Wednesday, September 06, 2006

Wayne Shorter - Speak No Evil (1964)

Wayne Shorter has never taken the conventional approach to his career. His exceptional gifts as a saxophonist and composer has never been combined with a self-effacing stance that has set him apart from the outset. Where his contemporaries were grabbing every opportunity to record as leaders and chomping at the bit to form their own working bands, Shorter took a far more measured and audacious approach. Despite his stature as the most original and profound of the tenor saxophonists to emerge after Sonny Rollins and John Coltrane, and his similarly elevated status as a composer of uniquely original music, Shorter remained with Art Blakey's Jazz Messengers from 1959 to 1964; then he continued to ignore the call of leadership and joined Miles Davis. Shorter's personal discography was similarly modest. Before signing a contract as a solo artist with Blue Note around the time he left the Messengers, he could only claim a pair of albums for Vee Jay under his own name.
Fortunately, what most listeners considered the long overdue collaboration of Shorter and producer Alfred Lion took place at a period of rapid growth and prolific output for the saxophonist. Speak No Evil, Shorter's third Blue Note session in eight months, captures a pivotal moment in his evolution. His tenor playing, clearly formed by both Coltrane (the urgent tone and bold harmonic choices) and Rollins (thematic continuity and frequently broad humor), had rather facilely been considered a variation on Coltrane's work by some, and the appearance of Coltrane stalwarts McCoy Tyner and Elvin Jones plus former Coltrane bassist Reggie Workman on Shorter's previous Blue Note dates only underscored the comparison. Jones is once again present here; but the rhythm section is completed in this instance by Herbie Hancock and Ron Carter, Shorter's new associates in the Miles Davis quintet. Hancock and Carter bring a more open, space-conscious attitude to the music, one that Shorter into different areas without in any way diminishing the integrity of Jones's contribution. For his part, Shorter reveals a deeper lyricism and a more elegant use of unusual melodic shapes and harmonic extensions. Without sacrificing any power, his work had grown more poetic. His writing was evolving as well, "fanning out" as he puts it in his typically insightful comments to annotator Don Heckman. Shorter had already proven capable of retaining his compositional individuality while creating material for the specific needs of Art Blakey, and he would soon repeat this feat with the music he wrote for Davis. Here he is writing for himself, and the singular balanace of harmonic complexity and melodic grace, of assertion and calm that had marked such pieces as "Black Nile" and "Armageddon" (from Night Dreamer) and "Yes or No" (from JuJu) reached an even more exalted plateau with the six works heard here. The imagery, which Shorter clearly had in mind as indicated by his comments on the material, is conveyed in sound pictures that are no less apt for their structural unorthodoxies; and the overall themes of folklore and legend are realized as much by what Shorter leaves out as by what he includes. In these respects, and in such moments as the incredible opening tenor saxophone note on "Infant Eyes", it is tempting to claim the influence of the new boss on Shorter's music. Yet Shorter's ideas (what Joe Zawinul would call "the new thinking") were already headed in this direction eight months earlier on his Blue Note debut Night Dreamer, and Davis is on record as having sensed a kindred yet autonomous spirit in Shorter's music from his earliest days with Blakey.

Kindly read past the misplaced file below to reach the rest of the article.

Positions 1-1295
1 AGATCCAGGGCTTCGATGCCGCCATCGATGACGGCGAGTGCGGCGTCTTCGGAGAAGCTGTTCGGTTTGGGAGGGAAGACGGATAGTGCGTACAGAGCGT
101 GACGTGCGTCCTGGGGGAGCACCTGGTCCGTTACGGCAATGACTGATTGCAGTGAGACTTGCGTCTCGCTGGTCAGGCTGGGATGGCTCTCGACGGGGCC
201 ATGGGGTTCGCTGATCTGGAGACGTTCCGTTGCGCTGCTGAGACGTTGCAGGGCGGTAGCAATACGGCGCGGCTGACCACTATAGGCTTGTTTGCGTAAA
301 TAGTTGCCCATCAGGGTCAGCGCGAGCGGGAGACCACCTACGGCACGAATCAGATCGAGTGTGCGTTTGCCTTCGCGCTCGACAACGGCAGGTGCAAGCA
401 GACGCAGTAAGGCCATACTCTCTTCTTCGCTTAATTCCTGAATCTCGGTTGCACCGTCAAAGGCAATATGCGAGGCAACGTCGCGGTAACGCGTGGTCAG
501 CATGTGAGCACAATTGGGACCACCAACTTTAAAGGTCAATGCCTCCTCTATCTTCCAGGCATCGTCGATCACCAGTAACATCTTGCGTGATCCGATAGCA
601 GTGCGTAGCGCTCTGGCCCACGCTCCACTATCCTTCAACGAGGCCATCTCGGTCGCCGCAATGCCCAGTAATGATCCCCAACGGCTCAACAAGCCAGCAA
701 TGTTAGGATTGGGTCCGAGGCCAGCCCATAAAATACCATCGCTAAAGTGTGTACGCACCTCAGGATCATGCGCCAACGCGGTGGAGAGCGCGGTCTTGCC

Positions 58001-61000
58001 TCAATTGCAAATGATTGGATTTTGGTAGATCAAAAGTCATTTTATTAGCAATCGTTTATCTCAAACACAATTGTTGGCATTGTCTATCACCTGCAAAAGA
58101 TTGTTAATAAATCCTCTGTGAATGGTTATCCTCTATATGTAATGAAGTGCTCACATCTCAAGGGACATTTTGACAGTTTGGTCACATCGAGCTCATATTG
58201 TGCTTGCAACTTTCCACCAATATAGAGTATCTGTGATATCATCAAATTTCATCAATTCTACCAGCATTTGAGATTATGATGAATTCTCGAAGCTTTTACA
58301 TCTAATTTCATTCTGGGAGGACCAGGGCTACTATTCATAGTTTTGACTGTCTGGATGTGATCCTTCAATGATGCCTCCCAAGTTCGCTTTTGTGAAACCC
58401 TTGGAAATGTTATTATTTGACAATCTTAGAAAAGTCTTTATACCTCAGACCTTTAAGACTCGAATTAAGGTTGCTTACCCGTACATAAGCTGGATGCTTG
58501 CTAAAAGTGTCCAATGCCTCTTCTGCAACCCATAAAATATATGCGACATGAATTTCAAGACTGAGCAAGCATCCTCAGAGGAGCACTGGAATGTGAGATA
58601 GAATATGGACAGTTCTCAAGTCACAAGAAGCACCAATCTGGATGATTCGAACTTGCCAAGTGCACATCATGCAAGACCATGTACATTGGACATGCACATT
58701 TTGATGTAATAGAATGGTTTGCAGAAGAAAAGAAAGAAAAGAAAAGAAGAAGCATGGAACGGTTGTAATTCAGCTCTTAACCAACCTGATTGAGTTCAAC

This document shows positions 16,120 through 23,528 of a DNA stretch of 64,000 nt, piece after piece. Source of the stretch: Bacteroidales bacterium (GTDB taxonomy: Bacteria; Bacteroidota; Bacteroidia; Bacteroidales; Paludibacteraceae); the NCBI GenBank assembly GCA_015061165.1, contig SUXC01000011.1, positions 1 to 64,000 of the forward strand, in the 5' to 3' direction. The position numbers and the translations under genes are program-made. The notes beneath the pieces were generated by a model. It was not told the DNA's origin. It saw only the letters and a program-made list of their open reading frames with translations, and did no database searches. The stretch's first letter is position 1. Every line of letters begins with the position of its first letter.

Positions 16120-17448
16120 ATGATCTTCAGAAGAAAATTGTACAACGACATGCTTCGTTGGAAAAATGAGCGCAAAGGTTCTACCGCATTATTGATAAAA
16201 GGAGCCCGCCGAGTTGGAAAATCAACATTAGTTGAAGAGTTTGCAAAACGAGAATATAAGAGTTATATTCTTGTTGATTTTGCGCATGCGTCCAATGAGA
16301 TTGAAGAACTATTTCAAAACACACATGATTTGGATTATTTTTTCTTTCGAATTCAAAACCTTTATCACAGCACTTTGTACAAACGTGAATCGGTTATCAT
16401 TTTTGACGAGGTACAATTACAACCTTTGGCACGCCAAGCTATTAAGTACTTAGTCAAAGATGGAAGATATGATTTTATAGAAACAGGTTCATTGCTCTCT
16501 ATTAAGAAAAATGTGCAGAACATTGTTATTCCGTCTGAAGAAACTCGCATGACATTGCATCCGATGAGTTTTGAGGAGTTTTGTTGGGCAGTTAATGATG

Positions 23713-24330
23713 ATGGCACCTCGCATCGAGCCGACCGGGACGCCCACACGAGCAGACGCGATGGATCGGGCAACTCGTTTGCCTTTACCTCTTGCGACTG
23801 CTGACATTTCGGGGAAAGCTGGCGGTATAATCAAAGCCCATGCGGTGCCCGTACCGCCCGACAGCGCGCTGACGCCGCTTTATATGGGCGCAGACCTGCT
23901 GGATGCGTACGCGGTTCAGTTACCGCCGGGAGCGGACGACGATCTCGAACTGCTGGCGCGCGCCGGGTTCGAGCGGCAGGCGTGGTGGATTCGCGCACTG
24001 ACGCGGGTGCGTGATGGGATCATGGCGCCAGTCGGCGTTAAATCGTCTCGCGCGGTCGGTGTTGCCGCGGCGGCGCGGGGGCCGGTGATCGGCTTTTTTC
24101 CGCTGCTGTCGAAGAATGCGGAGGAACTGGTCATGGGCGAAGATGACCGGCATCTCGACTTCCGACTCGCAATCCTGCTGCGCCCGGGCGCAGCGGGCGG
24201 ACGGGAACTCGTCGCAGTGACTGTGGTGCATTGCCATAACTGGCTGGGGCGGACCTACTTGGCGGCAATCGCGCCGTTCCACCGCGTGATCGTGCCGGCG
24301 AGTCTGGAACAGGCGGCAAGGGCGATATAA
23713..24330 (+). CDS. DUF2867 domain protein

The saxophonist could not have asked for more sympathetic musicians that the ones he recruited for this session, including his former Messengers mate Freddie Hubbard. Shorter paid them the respect their talents deserved by conceiving a program of challenging original music, and the band in turn honored him by meeting the challenge with total mastery. Together they created a body of music that has inspired musicians and listener s for over three decades, and which is supplemented in the latest RVG Edition of the album with a previously unissued take of "Dance Cadaverous". Jean Sibelius's Valse Triste, the composition that inspired "Dance Cadaverous", was coincidentally recorded by Shorter less than three months later in a sextet version, and can be heard on the Blue Note album The Soothsayer, where Hubbard and Carter are also present.

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